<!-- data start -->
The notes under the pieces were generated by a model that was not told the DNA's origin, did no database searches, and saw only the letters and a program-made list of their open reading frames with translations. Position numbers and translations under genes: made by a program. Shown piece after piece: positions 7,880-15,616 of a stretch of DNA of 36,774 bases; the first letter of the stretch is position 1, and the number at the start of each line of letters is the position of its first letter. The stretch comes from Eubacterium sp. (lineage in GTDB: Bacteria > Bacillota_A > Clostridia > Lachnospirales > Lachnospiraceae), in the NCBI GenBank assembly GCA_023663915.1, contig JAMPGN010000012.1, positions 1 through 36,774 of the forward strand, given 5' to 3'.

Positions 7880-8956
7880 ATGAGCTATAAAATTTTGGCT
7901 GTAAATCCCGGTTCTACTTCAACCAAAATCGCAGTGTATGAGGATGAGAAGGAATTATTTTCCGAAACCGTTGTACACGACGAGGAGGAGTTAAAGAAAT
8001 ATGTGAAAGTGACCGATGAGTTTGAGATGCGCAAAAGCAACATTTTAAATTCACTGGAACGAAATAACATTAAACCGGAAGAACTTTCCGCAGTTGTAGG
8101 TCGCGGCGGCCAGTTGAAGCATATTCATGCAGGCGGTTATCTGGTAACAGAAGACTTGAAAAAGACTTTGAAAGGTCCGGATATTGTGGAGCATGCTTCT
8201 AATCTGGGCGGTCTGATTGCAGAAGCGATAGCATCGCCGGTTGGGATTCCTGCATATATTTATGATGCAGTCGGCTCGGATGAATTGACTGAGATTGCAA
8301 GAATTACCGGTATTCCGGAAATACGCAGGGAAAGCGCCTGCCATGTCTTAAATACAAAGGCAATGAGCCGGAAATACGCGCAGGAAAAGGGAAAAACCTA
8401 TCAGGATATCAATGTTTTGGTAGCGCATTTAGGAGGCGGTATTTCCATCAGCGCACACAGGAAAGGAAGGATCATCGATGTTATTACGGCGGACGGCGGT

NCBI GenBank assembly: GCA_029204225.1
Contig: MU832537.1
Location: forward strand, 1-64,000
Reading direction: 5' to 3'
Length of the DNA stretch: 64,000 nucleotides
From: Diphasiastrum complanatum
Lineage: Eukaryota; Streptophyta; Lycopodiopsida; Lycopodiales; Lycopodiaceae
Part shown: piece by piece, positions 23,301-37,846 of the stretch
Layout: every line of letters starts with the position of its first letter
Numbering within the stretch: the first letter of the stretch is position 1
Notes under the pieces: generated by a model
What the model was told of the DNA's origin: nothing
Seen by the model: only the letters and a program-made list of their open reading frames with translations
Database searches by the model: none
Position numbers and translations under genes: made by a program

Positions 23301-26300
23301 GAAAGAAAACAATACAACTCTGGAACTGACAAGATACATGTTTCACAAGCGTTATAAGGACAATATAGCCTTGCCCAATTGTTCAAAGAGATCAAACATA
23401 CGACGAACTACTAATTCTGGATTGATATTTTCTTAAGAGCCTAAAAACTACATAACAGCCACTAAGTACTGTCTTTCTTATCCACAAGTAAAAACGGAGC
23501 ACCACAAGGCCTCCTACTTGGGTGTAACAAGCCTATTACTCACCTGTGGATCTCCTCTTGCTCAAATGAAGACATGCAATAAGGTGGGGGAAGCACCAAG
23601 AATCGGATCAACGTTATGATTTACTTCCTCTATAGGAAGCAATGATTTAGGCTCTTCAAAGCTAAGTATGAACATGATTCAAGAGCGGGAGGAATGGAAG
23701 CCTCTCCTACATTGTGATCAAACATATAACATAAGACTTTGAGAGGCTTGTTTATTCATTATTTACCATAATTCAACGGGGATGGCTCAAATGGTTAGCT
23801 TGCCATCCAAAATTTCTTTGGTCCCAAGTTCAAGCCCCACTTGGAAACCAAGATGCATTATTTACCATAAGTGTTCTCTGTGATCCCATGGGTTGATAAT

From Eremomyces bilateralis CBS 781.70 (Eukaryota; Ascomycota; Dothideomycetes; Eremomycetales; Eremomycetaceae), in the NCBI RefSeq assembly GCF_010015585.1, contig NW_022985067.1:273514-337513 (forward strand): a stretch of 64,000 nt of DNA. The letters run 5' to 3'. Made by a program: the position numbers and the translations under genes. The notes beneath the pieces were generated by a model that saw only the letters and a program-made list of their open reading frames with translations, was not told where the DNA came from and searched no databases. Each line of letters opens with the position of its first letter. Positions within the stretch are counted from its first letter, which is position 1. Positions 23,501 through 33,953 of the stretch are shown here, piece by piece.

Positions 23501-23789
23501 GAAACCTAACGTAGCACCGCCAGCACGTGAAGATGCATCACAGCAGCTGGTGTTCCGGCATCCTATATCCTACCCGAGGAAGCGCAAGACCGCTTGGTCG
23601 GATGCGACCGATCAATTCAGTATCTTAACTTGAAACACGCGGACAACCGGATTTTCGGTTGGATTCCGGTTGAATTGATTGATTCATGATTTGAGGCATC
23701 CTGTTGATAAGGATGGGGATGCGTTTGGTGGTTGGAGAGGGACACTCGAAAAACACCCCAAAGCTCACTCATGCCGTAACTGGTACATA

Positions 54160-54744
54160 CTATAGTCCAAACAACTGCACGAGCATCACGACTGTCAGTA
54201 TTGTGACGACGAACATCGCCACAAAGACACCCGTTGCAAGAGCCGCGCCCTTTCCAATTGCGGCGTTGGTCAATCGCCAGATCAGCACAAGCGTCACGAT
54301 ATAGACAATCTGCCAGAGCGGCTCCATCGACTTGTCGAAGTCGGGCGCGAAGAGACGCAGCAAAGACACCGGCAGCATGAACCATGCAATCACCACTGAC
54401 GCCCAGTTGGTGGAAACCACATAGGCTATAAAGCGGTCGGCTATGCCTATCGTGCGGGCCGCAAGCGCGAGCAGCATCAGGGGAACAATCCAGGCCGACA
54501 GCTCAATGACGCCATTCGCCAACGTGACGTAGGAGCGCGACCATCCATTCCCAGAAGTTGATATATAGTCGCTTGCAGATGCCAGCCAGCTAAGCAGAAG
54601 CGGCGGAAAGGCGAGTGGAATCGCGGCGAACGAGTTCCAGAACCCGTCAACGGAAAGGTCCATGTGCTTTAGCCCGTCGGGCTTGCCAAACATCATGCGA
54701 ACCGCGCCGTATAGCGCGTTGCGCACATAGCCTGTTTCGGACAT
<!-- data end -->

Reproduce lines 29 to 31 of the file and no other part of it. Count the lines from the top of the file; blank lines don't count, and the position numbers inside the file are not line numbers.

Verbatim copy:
23601 AATCGGATCAACGTTATGATTTACTTCCTCTATAGGAAGCAATGATTTAGGCTCTTCAAAGCTAAGTATGAACATGATTCAAGAGCGGGAGGAATGGAAG
23701 CCTCTCCTACATTGTGATCAAACATATAACATAAGACTTTGAGAGGCTTGTTTATTCATTATTTACCATAATTCAACGGGGATGGCTCAAATGGTTAGCT
23801 TGCCATCCAAAATTTCTTTGGTCCCAAGTTCAAGCCCCACTTGGAAACCAAGATGCATTATTTACCATAAGTGTTCTCTGTGATCCCATGGGTTGATAAT